United Kingdom future and the consequences for EU-27

United Kingdom future and the consequences for EU-27

Thierry Warin https://www.nuance-r.com/principalInvestigator.html (Nüance-R)https://nuance-r.com
06-11-2020

Table of Contents


United Kingdom Future

Political Future

Withdrawal Clause

Article 50 of the Treaty on European Union provides for a mechanism for the voluntary and unilateral withdrawal of a country from the European Union (EU). An EU country wishing to withdraw must notify the European Council of its intention to do so. The European Council is then required to provide guidelines for the conclusion of an agreement setting out the arrangements for that country’s withdrawal. This agreement is concluded on behalf of the EU by the Council, acting by qualified majority, having obtained the European Parliament’s consent. The EU treaties cease to apply to the country in question from the date of entry into force of the agreement, or within 2 years of the notification of the withdrawal. The European Council may decide to extend that period. Any country that has withdrawn from the EU may apply to rejoin. It would be required to go through the accession procedure.(“Glossary of Summaries” 2020)

The Withdrawal Agreement concluded between the European Union and the United Kingdom establishes the terms of the United Kingdom’s orderly withdrawal from the EU, in accordance with Article 50 of the Treaty of the European Union. The Withdrawal Agreement entered into force on 1 February 2020, after having been agreed on 17 October 2019, together with the Political Declaration setting the framework of the future EU-UK partnership.(“The EU-UK Withdrawal Agreement” 2020)

Brexit

Brexit, short for “British exit” is the word used to refer to the UK’s decision to leave the EU. The UK left the EU on January 31, 2020, and entered a transition period. The ratified withdrawal agreement allows the UK and the EU to negotiate their future relationship while in the transition period until December 31, 2020.(“Brexit and United Kingdom-European Union Trade Negotiations: Summary Information for Canadian Companies” 2019)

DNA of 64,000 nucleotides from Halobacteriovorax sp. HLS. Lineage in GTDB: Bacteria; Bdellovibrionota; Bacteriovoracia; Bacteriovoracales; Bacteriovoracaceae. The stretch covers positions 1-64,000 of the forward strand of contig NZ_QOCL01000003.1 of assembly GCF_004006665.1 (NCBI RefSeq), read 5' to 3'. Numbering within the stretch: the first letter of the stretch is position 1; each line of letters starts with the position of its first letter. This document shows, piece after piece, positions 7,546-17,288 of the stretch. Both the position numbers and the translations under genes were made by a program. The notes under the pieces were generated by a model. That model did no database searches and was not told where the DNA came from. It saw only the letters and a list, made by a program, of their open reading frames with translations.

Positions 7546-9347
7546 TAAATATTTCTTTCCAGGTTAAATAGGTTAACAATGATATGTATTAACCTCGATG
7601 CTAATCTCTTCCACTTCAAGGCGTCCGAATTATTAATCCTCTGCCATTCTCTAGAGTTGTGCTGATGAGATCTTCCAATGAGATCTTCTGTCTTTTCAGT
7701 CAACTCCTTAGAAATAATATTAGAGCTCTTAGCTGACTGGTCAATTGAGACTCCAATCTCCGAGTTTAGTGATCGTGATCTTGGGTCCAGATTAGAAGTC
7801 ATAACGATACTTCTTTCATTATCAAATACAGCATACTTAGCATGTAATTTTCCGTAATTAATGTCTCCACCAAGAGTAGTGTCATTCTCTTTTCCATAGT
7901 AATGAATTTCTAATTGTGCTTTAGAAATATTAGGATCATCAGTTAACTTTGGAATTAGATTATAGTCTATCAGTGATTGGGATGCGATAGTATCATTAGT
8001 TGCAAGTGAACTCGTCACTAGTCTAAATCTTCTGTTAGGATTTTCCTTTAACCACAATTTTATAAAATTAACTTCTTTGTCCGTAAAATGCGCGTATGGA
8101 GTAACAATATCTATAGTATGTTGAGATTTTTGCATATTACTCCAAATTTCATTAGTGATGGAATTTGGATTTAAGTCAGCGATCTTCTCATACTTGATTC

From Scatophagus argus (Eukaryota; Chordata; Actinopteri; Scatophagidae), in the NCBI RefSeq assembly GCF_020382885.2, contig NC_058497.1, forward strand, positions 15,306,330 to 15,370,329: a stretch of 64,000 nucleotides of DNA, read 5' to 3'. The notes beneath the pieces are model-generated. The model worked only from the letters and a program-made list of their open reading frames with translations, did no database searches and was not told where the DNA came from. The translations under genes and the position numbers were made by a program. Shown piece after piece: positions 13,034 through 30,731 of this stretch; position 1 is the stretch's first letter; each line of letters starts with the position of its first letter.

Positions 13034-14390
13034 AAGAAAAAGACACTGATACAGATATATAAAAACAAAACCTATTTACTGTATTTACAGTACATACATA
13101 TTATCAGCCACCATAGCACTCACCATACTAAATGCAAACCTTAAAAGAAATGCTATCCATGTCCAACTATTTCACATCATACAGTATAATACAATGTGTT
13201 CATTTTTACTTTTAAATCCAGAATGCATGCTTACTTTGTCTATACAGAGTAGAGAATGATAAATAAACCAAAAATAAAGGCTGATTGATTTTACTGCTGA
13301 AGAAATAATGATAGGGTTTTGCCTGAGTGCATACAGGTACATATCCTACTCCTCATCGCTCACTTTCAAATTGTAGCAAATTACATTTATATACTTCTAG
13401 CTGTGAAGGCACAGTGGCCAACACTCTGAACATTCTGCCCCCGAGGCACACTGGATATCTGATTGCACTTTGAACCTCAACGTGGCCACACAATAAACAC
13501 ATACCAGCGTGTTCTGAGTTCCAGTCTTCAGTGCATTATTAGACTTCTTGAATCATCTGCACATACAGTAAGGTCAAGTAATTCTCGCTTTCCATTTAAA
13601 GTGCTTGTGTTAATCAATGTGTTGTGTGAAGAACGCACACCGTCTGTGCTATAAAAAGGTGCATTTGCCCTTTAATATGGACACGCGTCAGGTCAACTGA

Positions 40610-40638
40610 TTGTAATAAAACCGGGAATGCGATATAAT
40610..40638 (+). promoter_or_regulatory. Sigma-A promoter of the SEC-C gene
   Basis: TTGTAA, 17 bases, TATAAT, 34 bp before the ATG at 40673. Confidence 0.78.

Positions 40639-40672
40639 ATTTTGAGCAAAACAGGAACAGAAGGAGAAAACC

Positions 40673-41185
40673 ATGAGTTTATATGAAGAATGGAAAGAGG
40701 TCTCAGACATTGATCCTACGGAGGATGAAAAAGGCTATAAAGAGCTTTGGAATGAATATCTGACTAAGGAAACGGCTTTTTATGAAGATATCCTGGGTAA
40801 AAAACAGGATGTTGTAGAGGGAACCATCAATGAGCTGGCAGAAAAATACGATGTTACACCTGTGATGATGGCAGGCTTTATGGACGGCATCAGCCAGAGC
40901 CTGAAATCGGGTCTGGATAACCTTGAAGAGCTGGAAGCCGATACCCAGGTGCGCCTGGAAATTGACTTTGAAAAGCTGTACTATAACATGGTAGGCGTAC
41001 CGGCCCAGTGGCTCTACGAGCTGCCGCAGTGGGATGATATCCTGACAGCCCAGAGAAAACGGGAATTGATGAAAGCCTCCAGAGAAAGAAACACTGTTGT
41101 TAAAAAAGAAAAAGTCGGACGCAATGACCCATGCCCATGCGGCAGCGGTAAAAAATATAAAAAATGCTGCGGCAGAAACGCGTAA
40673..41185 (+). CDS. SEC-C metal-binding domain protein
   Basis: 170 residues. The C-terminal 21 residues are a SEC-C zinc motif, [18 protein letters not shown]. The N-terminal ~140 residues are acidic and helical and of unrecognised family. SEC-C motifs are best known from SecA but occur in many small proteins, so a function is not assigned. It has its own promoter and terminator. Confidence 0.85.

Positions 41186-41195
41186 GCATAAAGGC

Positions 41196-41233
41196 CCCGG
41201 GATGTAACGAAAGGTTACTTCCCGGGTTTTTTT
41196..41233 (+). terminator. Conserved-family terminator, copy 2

When the transition period ends on December 31, 2020, unless there is an extension, the UK will no longer be bound by the EU’s treaties with third countries, including CETA. Canada-UK bilateral trade, for exemple, would no longer benefit from any CETA preferences and would be based on WTO rules, including most-favoured nation (MFN) tariffs on goods.(“Brexit and United Kingdom-European Union Trade Negotiations: Summary Information for Canadian Companies” 2019)

Most Favoured Nation Tariff Rate

As mentionned, bilateral trade such as Canada-UK would be based on WTO rules including the most-favoured nation (MFN) tariffs. Under the MFN principle, countries cannot normally discriminate between their trading partners. A country who grants another country a special favour (such as a lower customs duty rate for one of their products) have to do the same for all other WTO members.(“Understanding the WTO - Principles of the Trading System” n.d.)

In 2018, the MFN tariff rate was at 5.6%. In 10 years, the tariff rate has evolved by 2.4%.

Economic Future

The British market is very important for some (usually small) countries, but much less so for the others. The stakes, therefore, are not the same. British exports to many countries are negligible or small for the UK. This would seem to suggest that the UK will not be very concerned by a trade agreement. In fact, as a whole, the EU27 absorb about half of British exports, while the UK is a relatively small market for the EU27. Another consideration is that Britain tends to import industrial goods and to export services. Should the final agreement treat the UK as just another country, WTO rules would apply by default. These rules imply heavy tariffs for traditional industries, including agro-industrial products, which could hit some countries hard. Since the Ricardian model of trade is relevant in many instances, income redistribution is an important factor.(Wyplosz 2016)

Exports of Goods

In 2019, the exports of the United States to the United Kingdom and the European Union are respectively equal to 69.1 and 268.3 billion $US. The same year, the exports of the European Union to the United Kingdom and the United States respectively reached 335.4 and 413.7 billion $US. Finally, the exports of the United Kingdom to the European Union and the United States respectively amounted to 215.3 and 73.5 billion $US.

Imports of Goods